ricky schroder
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Ricky Schroder recently reflected on the potential pitfalls of a career in Hollywood. The 53-year-old actor recently launched the Reel American Heroes Foundation, a nonprofit organization that produces films, documentaries, and TV series that promote patriotic and traditional values. During an interview with Fox News Digital, Scroder, who started as a child actor in the 1979 film “The Champ,” shared advice that he would give his younger self.

He said, “Don’t lose sight of the Lord. Because in Hollywood, it’s easy to lose sight of the Lord there.” He continued, “You get tempted by so many things, and temptation can just kind of get you off track. And so, I would say if I could speak to my younger self, it’d be, ‘Read your Bible more.'” Schroder added, “There’s no real regrets. As I look back on my life, as far as professionally, I had the best opportunities I took when they came along. I tried to develop opportunities as best I could.”

Schroder admitted he never fit in in Hollywood, saying, “But I never fit in Hollywood. It was never sort of a desire of mine, let’s say. I was put into ‘The Champ’ when I was 7 years old and turned 8, making ‘The Champ.’ And so it’s been an interesting path to go down – when you didn’t make those choices originally. Other people made choices for you and put you on a track. But today, I make my own choices. And so, that’s why I sort of decided to leave Hollywood, moved back to Colorado, and I still want to tell stories. But a different forum, a different platform.”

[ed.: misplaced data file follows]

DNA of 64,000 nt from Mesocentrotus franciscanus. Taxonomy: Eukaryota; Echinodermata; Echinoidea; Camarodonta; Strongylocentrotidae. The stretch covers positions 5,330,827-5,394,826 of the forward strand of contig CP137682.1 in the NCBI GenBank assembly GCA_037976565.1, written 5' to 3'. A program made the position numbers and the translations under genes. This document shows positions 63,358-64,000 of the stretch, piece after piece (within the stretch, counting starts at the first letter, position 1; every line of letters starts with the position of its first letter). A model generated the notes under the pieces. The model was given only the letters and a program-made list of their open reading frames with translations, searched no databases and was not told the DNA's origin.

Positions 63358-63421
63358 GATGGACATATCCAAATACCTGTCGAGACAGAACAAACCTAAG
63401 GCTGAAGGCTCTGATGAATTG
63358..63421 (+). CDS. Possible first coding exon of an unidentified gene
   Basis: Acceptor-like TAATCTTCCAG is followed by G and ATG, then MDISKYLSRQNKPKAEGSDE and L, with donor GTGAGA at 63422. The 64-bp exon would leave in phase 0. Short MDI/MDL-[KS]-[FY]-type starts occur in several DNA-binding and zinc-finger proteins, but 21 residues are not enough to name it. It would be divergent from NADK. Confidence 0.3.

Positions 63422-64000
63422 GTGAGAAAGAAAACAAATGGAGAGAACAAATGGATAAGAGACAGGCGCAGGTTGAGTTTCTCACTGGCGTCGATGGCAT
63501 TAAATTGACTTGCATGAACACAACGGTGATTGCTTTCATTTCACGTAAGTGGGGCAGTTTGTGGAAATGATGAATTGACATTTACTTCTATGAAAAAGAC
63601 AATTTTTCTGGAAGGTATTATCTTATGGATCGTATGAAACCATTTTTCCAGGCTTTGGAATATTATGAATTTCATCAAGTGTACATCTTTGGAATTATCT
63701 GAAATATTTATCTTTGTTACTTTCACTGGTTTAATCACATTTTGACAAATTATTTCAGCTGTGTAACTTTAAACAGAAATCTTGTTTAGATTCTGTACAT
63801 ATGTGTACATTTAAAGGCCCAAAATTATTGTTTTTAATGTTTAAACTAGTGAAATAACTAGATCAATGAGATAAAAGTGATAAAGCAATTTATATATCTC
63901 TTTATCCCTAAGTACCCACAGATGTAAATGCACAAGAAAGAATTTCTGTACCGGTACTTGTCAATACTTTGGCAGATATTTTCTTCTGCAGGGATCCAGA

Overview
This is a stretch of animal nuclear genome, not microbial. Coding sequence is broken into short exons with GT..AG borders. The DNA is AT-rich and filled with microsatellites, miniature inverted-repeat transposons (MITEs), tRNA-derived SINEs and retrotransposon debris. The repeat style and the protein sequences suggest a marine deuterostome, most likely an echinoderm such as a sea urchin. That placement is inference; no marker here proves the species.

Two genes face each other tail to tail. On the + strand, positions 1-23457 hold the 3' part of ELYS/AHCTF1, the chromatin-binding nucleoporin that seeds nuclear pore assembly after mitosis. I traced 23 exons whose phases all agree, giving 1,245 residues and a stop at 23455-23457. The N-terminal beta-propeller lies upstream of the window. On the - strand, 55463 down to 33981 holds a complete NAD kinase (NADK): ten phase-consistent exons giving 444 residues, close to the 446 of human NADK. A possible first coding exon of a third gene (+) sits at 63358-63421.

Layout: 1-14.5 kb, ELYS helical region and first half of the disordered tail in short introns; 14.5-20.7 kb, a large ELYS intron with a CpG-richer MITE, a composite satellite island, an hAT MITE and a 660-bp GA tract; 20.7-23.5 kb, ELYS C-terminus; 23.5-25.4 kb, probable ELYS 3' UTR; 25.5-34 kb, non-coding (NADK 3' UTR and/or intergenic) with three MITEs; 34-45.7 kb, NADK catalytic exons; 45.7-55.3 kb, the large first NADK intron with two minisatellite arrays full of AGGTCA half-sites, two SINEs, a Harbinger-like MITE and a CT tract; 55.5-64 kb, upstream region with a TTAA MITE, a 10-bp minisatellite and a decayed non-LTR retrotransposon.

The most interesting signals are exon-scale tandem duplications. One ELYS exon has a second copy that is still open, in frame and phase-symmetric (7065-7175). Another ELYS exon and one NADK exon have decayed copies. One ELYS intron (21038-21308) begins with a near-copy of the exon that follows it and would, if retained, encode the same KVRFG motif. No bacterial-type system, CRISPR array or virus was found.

Schroder’s Reel American Heroes Foundation will focus on telling the stories of “veterans, active soldiers, first responders, Gold Star families, as well as past and present heroic figures,” according to the organization’s website. “Our goal is to inspire, raise awareness, entertain, and educate.” The “Silver Spoons” alum told Fox News Digital he was motivated to found the nonprofit after the Academy of Motion Pictures Arts and Sciences announced its new diversity and inclusion guidelines for Oscars consideration in 2024.


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In June, the Academy Awards released its Aperture 2025 initiative – a sweeping set of regulations designed to make Hollywood more equitable and diverse. Per the initiative, film producers and directors are required to submit to the Academy a dossier that indicates the race, gender, sexual orientation and disability status of their film’s cast and crew members. Schroder said, “They came up with some diversity, equity and inclusion guidelines that said you had to have certain story themes and characters, LGBTQ+ and minorities, inside your content to be eligible for the Oscar for Best Picture, and I was really offended by that.”

He continued, “I thought, ‘That’s not right.’ You know, [the 1998 war drama] ‘Saving Private Ryan’ today wouldn’t be eligible for the Best Picture category because of these guidelines. And so it gave me the idea to start a foundation that we could build into a sort of, hopefully, a ‘Patriot PBS.’ It’s an aggregator for good kinds of stories with values and principles that uplift America instead of tearing it down.” Schroder explained that the Reel American Heroes Foundation is also seeking submissions of real-life heroes’ stories for future projects.

He said, “We’re hoping to get your stories. We are hoping other people will contribute and send us stories. And we can aggregate these stories and restart reprogramming America away from the DEI programming – diversity, equity and inclusion – to the real principles and values that built this great nation.”

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